• Sajiv Shah

Modifications to a SEA (Spring System) That Could Potentially Breed Variable Stiffness

After accumulating for the errors in our previous actuator design by adding a belt with teeth which wrapped around the joint pulley, we found that the experimental data began to resemble the mathematical prediction: extending the initial length of a standard extension spring between a motor and actuator does not change the torque achieved at the joint.

Let's take a look back at the math that we used from a past article.

Looking at the final equation that determines torque, we are presented with two different methods of achieving different stiffnesses at a small deflection (compliance). We can either change the radius of the pulley, which would cause the spring to act a force on a longer lever, or use a non-linear elastic material, such as a conical spring, which has a non-linear relationship between the spring extension and output force.

The first method, changing the pulley radius, has many benefits but also many problems.

  1. It allows us to use standard extension springs, which are found easily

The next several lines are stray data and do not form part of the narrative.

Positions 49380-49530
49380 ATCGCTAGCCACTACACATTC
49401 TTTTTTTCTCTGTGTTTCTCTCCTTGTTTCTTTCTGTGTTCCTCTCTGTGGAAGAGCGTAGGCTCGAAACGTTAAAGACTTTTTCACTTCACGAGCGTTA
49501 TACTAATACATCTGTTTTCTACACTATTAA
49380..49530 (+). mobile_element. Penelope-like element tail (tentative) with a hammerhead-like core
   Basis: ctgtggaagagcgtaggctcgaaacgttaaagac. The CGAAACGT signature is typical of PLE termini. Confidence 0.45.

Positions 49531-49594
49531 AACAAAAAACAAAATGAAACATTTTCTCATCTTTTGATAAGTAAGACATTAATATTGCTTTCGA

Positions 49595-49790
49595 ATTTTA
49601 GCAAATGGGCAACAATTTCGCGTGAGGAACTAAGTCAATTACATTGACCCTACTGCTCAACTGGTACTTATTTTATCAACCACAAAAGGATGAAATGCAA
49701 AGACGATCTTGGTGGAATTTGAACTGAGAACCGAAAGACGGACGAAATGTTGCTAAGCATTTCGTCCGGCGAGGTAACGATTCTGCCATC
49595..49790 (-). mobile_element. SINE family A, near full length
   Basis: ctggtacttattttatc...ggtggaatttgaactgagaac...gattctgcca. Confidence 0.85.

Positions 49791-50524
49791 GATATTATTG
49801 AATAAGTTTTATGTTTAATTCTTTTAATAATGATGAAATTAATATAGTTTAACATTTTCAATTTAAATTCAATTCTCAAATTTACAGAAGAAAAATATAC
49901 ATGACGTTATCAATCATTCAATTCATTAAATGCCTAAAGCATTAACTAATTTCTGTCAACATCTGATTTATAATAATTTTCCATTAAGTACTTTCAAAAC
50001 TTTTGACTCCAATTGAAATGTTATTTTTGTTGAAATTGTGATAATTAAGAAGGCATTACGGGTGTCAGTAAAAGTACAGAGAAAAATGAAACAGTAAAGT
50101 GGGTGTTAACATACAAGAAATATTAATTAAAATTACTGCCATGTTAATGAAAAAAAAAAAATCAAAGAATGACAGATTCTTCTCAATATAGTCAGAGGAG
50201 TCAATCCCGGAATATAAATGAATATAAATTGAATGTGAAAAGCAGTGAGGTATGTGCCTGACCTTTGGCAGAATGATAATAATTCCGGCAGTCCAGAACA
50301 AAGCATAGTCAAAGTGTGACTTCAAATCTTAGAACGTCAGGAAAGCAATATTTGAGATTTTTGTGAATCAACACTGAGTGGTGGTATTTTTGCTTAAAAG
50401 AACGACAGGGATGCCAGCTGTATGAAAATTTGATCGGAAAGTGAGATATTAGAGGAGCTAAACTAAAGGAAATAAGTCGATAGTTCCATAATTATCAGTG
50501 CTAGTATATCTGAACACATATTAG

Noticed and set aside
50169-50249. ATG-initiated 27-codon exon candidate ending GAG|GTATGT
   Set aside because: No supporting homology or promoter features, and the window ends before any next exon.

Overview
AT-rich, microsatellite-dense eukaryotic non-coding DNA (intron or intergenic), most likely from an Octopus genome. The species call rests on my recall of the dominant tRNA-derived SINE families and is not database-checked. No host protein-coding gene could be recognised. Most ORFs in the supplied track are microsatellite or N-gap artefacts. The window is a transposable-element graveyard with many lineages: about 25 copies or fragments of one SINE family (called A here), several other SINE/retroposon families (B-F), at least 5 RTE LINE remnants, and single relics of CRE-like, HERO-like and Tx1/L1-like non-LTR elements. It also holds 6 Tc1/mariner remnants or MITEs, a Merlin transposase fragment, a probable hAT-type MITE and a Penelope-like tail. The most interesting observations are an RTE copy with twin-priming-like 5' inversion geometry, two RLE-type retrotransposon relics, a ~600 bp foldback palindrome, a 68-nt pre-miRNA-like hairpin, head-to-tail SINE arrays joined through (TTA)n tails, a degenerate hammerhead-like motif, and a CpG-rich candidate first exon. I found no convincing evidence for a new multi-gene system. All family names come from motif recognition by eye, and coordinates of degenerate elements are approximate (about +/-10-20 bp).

2. It requires the implementation of springs in between toothed-belts

  3. Changing the pulley radius also changes the ratio between the motor and joint, meaning torques and speeds change.

  4. Different kinematic models would be needed for different pulley radii

  5. A non-standard belt, such as a V-shape toothed belt, would be necessary

The second method, which I am obviously leaning toward, is much simpler and has fewer cons

  1. It requires the implementation of springs in between toothed-belts

  2. It does not allow us to use standard extension springs, which may be difficult to come across.

Many non-linear elastics, such as rubber bands and conical springs, are not easily implementable into a mechanical system that must be predictable and reliable. In order to use this method in comparison to varying pulley radius, we must find a non-linear elastic system that can be used between the joint and motor to create variable stiffness.